Historical Circuit: The Dark Knight (***½)

Credited for forcing the Academy to go to ten nominees, we look at “The Dark Knight” from 2008…

30 Days of Batman continues…

I’ve revitalized my review from 2008 of Christopher Nolan’s The Dark Knight with a hybrid, truly analyzing the film with hindsight and perspective:

Director Christopher Nolan has created the newly invented and ultimately prestigious, The Dark Knight, the sequel to his revolutionary Batman Begins. Nolan has completely raised the bar and set the standards high for him and any comic book film that will ever be adapted. Nolan also created one of his darkest pictures to date, definitely his strongest so far from his already impressive film credits which includes Memento and The Prestige.

The screenplay written by David S. Goyer and Christopher and Jonathan Nolan breathes new humanity into the Caped Crusader. As we left off in the previous film, Batman is now fighting crime and sorting himself out while Gotham City is becoming a safe haven for its people. Bruce Wayne and Batman are co-existing with the help of his butler Alfred, and technological analyst Lucius Fox. The three writers put Batman through things never seen on film before. He learns about sacrifice, and not jumping in front of a bullet or giving up your girlfriend sacrifice, Bruce will learn about real loss of self, integrity and identity. The film works and succeeds as a real super-hero tragedy, The Dark Knight holds resonance and prestige the way 1980’s The Empire Strikes Back did as it held its own on its individual merit and not its predecessor.

Christian Bale returns as the Caped Crusader, both playing Batman and the millionaire Bruce Wayne.  . Always creating new characters, mannerisms, behavior, Bale is one of the great actors working today however, Bale as the “dark knight” this time around, seems forced, too controlled, too over-the-top. His Bruce Wayne is, as always, charming but something didn’t seem to work when he transforms into Batman. His voice is the most ridiculous interpretation and far too distracting to be taken seriously.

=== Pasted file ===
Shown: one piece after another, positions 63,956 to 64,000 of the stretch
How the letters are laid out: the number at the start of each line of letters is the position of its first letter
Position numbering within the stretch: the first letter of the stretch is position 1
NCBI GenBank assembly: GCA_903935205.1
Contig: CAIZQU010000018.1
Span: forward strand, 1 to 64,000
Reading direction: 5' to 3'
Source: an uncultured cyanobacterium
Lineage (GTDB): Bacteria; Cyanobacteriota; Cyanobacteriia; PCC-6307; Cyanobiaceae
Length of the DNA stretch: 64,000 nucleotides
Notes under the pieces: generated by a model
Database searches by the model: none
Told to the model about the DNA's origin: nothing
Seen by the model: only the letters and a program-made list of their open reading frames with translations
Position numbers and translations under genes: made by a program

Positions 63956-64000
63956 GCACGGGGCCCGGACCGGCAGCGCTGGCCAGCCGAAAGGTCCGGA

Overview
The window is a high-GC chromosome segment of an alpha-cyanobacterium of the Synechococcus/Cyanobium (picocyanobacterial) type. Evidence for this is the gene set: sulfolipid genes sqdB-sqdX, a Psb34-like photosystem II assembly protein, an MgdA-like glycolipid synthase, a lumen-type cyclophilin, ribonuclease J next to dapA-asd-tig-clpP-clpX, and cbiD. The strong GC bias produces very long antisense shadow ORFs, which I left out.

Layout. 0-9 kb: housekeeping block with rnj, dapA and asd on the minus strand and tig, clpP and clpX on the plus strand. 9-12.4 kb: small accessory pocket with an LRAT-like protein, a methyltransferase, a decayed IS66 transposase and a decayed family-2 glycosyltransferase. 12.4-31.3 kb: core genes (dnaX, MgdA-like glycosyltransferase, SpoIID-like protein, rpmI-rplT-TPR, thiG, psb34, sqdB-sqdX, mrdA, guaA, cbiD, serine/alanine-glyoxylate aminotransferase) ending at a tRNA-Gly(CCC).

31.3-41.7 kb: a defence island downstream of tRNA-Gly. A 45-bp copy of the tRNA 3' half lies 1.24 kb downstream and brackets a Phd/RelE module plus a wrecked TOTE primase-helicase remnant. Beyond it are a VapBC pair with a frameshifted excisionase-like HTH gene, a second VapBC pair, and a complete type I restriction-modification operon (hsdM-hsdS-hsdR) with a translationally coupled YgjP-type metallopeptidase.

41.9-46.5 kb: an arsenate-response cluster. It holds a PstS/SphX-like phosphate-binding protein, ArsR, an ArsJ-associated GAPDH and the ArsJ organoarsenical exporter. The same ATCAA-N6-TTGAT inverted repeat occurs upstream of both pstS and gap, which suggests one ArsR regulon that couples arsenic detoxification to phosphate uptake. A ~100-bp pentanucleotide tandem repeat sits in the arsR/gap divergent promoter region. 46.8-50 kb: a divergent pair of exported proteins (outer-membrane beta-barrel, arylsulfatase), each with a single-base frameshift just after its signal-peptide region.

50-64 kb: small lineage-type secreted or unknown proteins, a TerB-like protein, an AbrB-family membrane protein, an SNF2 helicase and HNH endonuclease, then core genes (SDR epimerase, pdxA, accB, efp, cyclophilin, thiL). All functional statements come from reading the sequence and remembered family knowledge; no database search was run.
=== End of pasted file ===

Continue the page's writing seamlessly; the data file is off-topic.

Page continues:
Michael Caine as Bruce Wayne’s butler, Alfred, is amiable, gracious, and wise as he provides a balance to the film.  Gary Oldman as the newly appointed Lieutenant Gordon is nearly flawless in poise and makes the role seem effortless. How Gary Oldman has flown under the Oscar radar in his long career is inexcusable, this man’s supporting work is vast and just as nomination worthy as co-star Ledger. Morgan Freeman, as always, gives a presence in a film that relaxes the viewer as we’re pulled through this thrill ride.

Maggie Gyllenhaal, taking over Katie Holmes’ previous role of Rachel Dawes puts forth a valiant effort and superior than Holmes’ turn last time around but a realization has come to me following the film. For myself, the worst part of Batman Begins was Katie Holmes and I blamed the performance on her, which is ¾ of the way true but after watching a great actress like Gyllenhaal, who has had impressive turns in Sherrybaby and World Trade Center, I’ve come to recognize that the character is just poorly written and its Nolan himself who is at fault. Rachel Dawes is the fluke in Nolan’s plan for this comic book franchise. She’s unimportant and not very likable. She holds some significance in Bruce Wayne’s life and as we learn, now D.A. Harvey Dent’s life.  The problem is she holds no significance in the viewer.  The love triangle between the three is unnatural and not at all inspiring.